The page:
BIOB11H3 Study Guide - Midterm Guide: Mature Messenger Rna, Ribosomal Rna, Precursor Mrna

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28 Feb 2013
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BIOB11 Lecture 5 Heterogeneous nuclear RNA (hnRNA) synthesis and processing
Vocabulary
hnRNA (heterogeneous nuclear RNAs): A large group of RNA molecules that share the following properties: 1.
They heave large molecular weights (up to about 80S, or 50,000 nucleotides); 2. they represent many different
nucleotide sequences; and 3.
Preinitiation Complex: The assembled association of general transcription factors and RNA polymerase,
required before transcription of the gene can be initiated.
Protein Kinase: An enzyme that transfers phosphate groups to other proteins, often having the effect of
regulating the activity of the other proteins.
Phosphorylation: the addition of a phosphate group to a protein
mRNA cap: found at the 5’ end of protein. 7-methylguanosine molecule that is added in a sort of upside down
way of 5' to 5' and with the five prime end remaining a triphosphate so instead of having just one phosphate
remaining we have three phosphate groups remaining And an upside down G molecule And this is known as
the five Prime cap
Poly (A) tail: A string of adenosine residues at the 3’ end of an mRNA added post-transcriptionally.
Untranslated Region: Noncoding segments contained at both 5' and 3' ends of mRNAs.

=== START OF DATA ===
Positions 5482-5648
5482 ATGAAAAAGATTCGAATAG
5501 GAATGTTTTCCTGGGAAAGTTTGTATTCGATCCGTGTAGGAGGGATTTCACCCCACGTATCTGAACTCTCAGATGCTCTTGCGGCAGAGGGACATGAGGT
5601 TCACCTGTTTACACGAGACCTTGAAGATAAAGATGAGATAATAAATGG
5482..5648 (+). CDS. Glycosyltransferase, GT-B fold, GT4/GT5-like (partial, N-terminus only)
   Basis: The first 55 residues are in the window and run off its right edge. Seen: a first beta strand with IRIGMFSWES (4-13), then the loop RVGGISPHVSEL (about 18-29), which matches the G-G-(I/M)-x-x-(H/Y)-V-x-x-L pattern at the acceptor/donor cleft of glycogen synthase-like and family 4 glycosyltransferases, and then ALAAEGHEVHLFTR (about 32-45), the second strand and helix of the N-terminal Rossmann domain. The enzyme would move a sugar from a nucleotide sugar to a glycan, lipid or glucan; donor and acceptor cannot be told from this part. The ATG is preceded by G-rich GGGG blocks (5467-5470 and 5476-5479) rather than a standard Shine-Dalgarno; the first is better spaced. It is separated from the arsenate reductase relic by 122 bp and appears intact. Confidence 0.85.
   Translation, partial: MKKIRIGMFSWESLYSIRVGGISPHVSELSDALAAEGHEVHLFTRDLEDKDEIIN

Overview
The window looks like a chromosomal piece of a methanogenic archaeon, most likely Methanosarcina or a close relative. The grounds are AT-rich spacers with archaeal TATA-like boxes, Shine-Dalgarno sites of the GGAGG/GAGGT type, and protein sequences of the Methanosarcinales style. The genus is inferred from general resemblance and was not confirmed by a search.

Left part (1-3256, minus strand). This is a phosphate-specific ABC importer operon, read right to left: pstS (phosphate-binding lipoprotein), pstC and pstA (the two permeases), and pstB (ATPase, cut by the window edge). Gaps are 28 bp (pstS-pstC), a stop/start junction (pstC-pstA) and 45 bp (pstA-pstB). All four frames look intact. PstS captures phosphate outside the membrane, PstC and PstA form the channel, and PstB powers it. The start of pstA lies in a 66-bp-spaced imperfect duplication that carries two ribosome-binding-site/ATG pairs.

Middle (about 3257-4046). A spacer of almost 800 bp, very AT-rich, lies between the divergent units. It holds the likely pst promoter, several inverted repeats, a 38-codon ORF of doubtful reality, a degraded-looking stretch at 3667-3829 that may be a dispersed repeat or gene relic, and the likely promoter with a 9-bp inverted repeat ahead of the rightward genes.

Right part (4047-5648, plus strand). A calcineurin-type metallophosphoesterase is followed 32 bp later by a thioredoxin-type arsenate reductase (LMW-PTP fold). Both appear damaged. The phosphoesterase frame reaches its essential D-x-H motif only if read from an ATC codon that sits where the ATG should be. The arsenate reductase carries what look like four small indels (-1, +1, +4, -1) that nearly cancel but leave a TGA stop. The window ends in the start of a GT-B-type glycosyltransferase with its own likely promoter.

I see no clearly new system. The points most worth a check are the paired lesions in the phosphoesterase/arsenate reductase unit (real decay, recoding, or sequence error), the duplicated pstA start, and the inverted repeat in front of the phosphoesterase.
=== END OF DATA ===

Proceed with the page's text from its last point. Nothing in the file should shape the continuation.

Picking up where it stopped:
Complementary DNA (cDNA): The relationship between the sequences of bases in the two strands of the
double helix of DNA. Structural restrictions on the configuration of the bases limits bonding on the two pairs:
adenine-thymine and guanine-cytosine. (10.2)
Genomic clone: little pieces of DNA which a molecular biologist can put in bacteria to propagate them and the
copy or part of the chromosome is referred to as a genomic clone
Reverse Transcriptase: An RNA-dependent DNA polymerase. An enzyme that uses RNA as a template to
synthesize a complementary strand of DNA.
Intron: Those parts of a split gene that correspond to the intervening sequences.
Exon: Those parts of a spilt gene that contribute to a mature RNA product.
Splice Junction: The 5' and 3' ends of each intron. (11.4)
Lecture 5: hnRNA Synthesis and Processing
Lecture 5 -rna synthesis
RNA synthesis begins as a precursor molecule of 45S in size And gets processed into 28S 18 S and 5.8 S
molecules
-These are made by RNA polymerase 1
What about mRNAs?
-Pulse chase strategy -fig11-17
-They get made in the nucleolus and transferred to the Cytoplasm
-Messenger RNAs are synthesized as precursors and are made into a pool of molecules known as heterogeneous
nuclear RNA
Hetero means different a tremendous number of different molecules of different size because there are so many
genes expressed Approximately 30,000 Each making one RNA or more than one RNA.
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The processing events of a RNA are similar to those of the pulse Chase experiment
First label the cells with radioactive phosphorus which gets incorporated to the sugar phosphate backbone of
RNA
Then Purify RNA and centrifuge
Then determine the OD or optimal density which will tell you something about the The total RNA that is in the
population And also measure the fractions of radioactivity Which tells you something about the RNA molecules